Higher energy costs, environmental concerns and the issue of sustainability energy sources are driving the European Union (EU) and other various regulatory agencies to focus on reducing the energy wasted by electronic equipment. AC-input power supplies are sources of much of this wasted energy, both under heavy load and in standby.
The efficiency standard for power supplies was, until recently, better than 80 percent. New initiatives are pushing for efficiencies of 87 percent and above. In addition, the traditional full-load efficiency measurement is no longer acceptable. It's now the norm to measure efficiency at 25, 50, 75, and 100 of the rated load and to determine the average. Similarly, maximum permissible standby power levels are tightening. The EU is proposing standby power levels of less than 500 mW for all equipment, with less than 200 mW for TVs.
Outside of the realm of special high-efficiency power supply designs, the typical AC-input power supplies used for 1-to-500 watt applications have used the "hard-switched" flyback and the two-switch forward topologies. But they're being displaced by the quasi-resonant flyback, LLC resonant converter, and asymmetric half-bridge topologies. In this article we'll discuss the difference between quasi-resonant and resonant operation, and the best applications for each.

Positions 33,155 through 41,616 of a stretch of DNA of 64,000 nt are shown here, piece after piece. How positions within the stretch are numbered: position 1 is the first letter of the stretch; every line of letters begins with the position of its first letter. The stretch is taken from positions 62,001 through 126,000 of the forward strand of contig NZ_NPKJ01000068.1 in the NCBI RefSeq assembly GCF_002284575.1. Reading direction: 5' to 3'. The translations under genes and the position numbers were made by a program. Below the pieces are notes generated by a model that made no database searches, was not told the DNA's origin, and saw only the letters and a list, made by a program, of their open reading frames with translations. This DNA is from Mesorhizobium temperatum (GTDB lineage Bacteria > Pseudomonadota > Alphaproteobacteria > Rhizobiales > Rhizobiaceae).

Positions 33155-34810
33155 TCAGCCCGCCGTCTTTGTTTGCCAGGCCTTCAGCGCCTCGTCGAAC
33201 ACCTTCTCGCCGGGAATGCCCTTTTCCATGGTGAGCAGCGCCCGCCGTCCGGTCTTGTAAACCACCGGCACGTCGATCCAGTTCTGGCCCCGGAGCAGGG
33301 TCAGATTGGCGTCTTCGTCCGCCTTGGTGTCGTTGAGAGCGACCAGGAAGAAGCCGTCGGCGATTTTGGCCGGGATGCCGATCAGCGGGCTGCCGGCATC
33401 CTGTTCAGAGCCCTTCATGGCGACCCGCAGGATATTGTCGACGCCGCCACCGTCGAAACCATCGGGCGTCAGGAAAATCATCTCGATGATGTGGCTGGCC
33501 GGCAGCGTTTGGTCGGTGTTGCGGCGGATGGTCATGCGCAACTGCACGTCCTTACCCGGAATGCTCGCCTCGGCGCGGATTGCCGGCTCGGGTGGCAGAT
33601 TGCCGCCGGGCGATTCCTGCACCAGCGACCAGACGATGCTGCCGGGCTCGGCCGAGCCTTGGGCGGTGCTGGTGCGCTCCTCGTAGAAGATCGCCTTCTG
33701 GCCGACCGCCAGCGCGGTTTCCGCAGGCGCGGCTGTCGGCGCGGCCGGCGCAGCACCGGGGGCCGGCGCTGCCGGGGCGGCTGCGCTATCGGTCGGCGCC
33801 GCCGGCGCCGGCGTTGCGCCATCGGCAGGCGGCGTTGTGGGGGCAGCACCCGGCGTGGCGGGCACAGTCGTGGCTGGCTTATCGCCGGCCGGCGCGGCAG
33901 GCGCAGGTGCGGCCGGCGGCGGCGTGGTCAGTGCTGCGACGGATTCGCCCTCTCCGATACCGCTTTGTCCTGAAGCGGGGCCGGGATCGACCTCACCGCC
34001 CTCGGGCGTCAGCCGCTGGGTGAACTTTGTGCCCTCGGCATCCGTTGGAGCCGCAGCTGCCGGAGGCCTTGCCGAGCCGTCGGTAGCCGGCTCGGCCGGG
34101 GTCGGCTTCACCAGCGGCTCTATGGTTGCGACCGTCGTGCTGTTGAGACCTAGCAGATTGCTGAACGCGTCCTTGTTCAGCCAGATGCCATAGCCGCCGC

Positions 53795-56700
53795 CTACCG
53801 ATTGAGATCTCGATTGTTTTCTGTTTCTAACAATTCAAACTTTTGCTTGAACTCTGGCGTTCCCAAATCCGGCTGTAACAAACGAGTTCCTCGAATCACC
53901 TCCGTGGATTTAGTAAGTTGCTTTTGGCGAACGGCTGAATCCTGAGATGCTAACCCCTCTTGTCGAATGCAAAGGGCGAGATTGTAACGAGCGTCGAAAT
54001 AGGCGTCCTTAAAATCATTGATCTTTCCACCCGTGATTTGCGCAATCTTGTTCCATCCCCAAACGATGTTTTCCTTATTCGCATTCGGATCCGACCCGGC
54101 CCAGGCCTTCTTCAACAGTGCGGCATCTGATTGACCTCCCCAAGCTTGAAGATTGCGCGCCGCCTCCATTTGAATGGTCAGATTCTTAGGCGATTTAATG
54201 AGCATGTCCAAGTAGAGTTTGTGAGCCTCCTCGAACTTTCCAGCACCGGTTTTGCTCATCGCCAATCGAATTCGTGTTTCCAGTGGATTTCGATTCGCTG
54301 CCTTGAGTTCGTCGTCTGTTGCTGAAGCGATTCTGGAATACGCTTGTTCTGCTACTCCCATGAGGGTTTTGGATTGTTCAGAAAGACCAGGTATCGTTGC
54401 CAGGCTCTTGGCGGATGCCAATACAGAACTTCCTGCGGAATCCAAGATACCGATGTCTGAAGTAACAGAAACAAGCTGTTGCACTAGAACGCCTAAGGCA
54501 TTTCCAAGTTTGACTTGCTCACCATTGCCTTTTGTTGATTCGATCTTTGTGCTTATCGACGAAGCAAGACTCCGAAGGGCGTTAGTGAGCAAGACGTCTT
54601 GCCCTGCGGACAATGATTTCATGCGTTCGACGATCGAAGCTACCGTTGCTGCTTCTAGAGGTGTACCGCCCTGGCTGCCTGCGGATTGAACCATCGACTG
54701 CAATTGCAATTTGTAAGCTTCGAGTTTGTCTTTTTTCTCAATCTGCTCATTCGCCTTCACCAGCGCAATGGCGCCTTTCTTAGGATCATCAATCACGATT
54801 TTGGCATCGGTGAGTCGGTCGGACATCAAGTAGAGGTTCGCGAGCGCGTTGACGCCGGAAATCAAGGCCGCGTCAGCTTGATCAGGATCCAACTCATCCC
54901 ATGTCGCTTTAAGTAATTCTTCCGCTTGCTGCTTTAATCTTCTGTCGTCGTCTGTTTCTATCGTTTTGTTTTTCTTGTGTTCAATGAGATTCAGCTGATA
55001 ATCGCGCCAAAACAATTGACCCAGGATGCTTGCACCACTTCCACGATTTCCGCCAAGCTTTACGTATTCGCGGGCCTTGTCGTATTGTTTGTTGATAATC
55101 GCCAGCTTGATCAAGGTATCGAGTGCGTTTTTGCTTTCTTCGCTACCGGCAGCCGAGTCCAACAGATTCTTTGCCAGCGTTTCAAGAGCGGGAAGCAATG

Both quasi-resonant and resonant topologies function by reducing the turn-on switching losses in the circuit. Figure 1 shows the differences in the turn-on switch waveforms for a flyback operating in continuous conduction mode (CCM), a quasi-resonant flyback, and an LLC resonant converter.
The switching losses are, in general, approximated by (Eq. 1):
where PTurnOnLoss is the switching loss, ID is the drain current, VDS is the voltage across the switch, COSSeff is the effective value of the output capacitance including stray capacitance, tON is the turn-on time, and fSW is the switching frequency.
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Figure 1: Switching waveforms for the CCM flyback, quasi-resonant flyback, and LLC resonant converters